POST-ELECTION uncertainty is inevitable, but all the signs point to there being no significant governmental shifts in attitude or approach to religious education (RE).
Time and time again in discussions about how to improve teaching and learning in RE, the elephant in the room has been the law requiring syllabuses to be locally determined. This is enshrined in primary legislation — along with the requirement for daily collective worship.
The last settlement, in 1988, was precariously achieved, and since then there has been an implicit cross-party consensus to leave well alone and not risk opening up a religious can of worms. The last Labour administration fought shy of legislation change, and there is every indication that the current Coalition Government will do likewise.
The biggest impact on RE will arise from the inevitable swingeing cuts in public expenditure. Already, the RE Council has been told that there will be no further central help when the current three-year RE action plan ends in March 2011. There will also be a bonfire of the quangos — and the Qualifications and Curriculum Development Agency has already been put on notice. This body has undertaken excellent support and development work for RE over the years, and its demise, when it happens, will leave a big gap.
ALTHOUGH responsibility for RE will remain with local authorities, their ability to fund advisory and other support will be eroded even further. A few of the larger local authorities may still be able to provide such funding, but most will not. The prospect of continuing with up to 170 different RE syllabuses, most of them inadequately resourced, is daunting.
A lighter style of government will be reflected in a less prescriptive curriculum. The National Curriculum itself could disappear, and schools will be given much greater freedom to structure the curriculum, especially outside a basic core. RE is fortunate because its position is protected by primary legislation: whatever new curricular arrangements are devised by schools, a coherent offering of RE will still be required by law.
Teacher-training is likely to change, with an increasing shift towards on-the-job training in schools. University RE departments, many of which have been developing important in-service training opportunities for teachers, could be under threat.
BUT it is not all gloom. As the least-well-resourced of all curriculum areas, RE is used to receiving very little from the public purse. Unlike comparable subject areas such as music, history, and geography, which have each received multi-millions in very recent years, RE was given less than £2 million — and that was spread over three years, and mainly earmarked for specific government-identified projects.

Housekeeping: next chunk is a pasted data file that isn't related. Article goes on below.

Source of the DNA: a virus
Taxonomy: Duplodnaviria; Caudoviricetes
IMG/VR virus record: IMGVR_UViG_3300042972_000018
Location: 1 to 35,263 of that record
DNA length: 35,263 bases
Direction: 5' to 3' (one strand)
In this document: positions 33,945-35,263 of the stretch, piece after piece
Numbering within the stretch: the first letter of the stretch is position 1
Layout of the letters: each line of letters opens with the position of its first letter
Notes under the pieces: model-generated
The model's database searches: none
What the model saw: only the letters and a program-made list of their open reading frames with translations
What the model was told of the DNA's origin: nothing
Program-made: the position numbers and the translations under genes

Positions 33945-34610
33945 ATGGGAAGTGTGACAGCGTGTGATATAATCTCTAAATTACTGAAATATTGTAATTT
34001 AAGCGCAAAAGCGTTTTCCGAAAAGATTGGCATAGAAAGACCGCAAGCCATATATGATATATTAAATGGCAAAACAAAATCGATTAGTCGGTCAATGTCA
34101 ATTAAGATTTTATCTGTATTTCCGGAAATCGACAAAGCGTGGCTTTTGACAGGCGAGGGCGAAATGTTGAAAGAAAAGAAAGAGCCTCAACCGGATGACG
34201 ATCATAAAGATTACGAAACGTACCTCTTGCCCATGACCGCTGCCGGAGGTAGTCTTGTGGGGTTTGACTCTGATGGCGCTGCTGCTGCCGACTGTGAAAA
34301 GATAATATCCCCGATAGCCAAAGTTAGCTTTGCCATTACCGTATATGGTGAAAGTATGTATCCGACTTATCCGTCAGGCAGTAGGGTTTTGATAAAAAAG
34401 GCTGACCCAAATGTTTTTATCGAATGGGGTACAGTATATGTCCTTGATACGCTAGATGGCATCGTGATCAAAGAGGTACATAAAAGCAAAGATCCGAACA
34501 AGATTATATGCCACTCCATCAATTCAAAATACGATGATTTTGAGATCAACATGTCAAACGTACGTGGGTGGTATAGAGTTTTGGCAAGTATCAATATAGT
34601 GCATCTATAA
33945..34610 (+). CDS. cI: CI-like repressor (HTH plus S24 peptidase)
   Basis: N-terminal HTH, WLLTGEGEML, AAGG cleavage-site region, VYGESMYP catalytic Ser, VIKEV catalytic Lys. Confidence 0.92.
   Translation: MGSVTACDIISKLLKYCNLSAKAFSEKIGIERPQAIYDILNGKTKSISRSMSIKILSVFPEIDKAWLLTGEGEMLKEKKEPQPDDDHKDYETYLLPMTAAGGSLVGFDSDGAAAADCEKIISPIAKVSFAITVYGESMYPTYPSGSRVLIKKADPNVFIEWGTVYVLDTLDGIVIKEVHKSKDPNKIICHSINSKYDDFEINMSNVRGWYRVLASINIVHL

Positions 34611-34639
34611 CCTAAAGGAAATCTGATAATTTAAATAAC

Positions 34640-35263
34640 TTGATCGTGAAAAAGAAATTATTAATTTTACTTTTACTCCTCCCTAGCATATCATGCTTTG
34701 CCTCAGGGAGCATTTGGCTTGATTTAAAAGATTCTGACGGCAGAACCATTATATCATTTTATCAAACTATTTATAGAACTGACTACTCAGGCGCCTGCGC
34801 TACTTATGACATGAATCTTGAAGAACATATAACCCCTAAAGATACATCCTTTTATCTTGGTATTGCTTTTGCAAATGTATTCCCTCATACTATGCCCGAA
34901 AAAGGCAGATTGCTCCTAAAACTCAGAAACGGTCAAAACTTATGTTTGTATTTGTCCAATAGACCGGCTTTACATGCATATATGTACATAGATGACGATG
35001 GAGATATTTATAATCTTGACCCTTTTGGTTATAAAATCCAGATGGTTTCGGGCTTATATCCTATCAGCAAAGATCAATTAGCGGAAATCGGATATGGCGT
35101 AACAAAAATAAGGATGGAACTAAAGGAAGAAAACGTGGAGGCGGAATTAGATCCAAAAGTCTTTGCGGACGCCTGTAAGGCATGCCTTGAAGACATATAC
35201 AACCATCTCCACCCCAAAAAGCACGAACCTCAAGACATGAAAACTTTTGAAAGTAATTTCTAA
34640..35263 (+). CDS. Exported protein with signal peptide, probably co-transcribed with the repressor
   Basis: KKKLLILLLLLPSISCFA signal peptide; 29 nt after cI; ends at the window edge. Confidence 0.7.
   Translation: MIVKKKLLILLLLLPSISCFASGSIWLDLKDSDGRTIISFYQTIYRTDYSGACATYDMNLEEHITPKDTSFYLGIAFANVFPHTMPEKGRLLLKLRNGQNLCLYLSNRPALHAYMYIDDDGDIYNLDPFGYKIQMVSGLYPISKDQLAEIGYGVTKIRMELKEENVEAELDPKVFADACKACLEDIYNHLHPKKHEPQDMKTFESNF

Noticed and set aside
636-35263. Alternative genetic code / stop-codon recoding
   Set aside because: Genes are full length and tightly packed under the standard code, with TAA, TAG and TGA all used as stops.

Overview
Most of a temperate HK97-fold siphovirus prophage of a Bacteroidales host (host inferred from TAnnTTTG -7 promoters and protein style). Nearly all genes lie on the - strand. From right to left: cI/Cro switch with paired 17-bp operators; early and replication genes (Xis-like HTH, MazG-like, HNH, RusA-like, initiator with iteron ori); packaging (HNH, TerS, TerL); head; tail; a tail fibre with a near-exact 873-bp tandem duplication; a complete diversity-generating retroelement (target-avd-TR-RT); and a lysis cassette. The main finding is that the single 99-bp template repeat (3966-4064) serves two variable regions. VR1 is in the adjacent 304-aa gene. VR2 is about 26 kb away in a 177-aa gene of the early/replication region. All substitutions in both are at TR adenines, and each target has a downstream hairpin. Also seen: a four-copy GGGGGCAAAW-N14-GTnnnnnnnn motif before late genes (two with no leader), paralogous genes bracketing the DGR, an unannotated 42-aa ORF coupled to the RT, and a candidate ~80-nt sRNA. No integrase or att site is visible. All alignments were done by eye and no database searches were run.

If you have been used to nothing, then having it halved is less disastrous than if you have been used to millions.
RE is unique in having the support and commitment of numerous voluntary organisations. About 50 of these operate nationally, and are members of the RE Council, which acts as the umbrella body for the subject. The Council’s encouragement of collaboration among member organisations is vital: in years of plenty, duplication may not matter, but in times of famine, resources need to be carefully managed.
RE also finds immense support at local level, for example in parishes that get involved in RE lessons and that welcome school visits to the parish church.
Diocesan RE advisers are another resource. They are already playing an increasingly significant part in supporting the subject, and not just in church schools. As local-authority RE advisory support is cut, so their importance will increase. In addition, more than £1 million of annual funding for RE comes from the 11 endowed Church of England college trusts. Other endowed trusts, including Farmington and Jerusalem, are further big players.
Perhaps the greatest risk in the emerging climate is that the ongoing professional development of RE teachers, so vital for building up the quality of teaching and learning in the subject, will suffer badly.
Imaginative ways of providing for this will be called for. One route, already being piloted, is through online courses with email and telephone tutorial support. Such courses are flexible, inexpensive, and do not require teachers to be out of school.
But why should the Church of England be promoting RE, which by law has to be multifaith and non-proselytising? The rationale is clear. It is because:
1. The law also requires that RE must be mainly about Christianity.
2. For most children and teenagers, their main experience of and knowledge about Christianity is gained through RE lessons in schools rather than through the churches.
3. The quality of the lessons on Christianity has a significant effect on children’s longer-term attitudes to Christianity.
Ensuring that there is high-quality RE in all schools is not an optional extra: it is an essential component of the Church of England’s overall mission.
The Revd Dr John Gay is director of the Culham Institute, Oxford.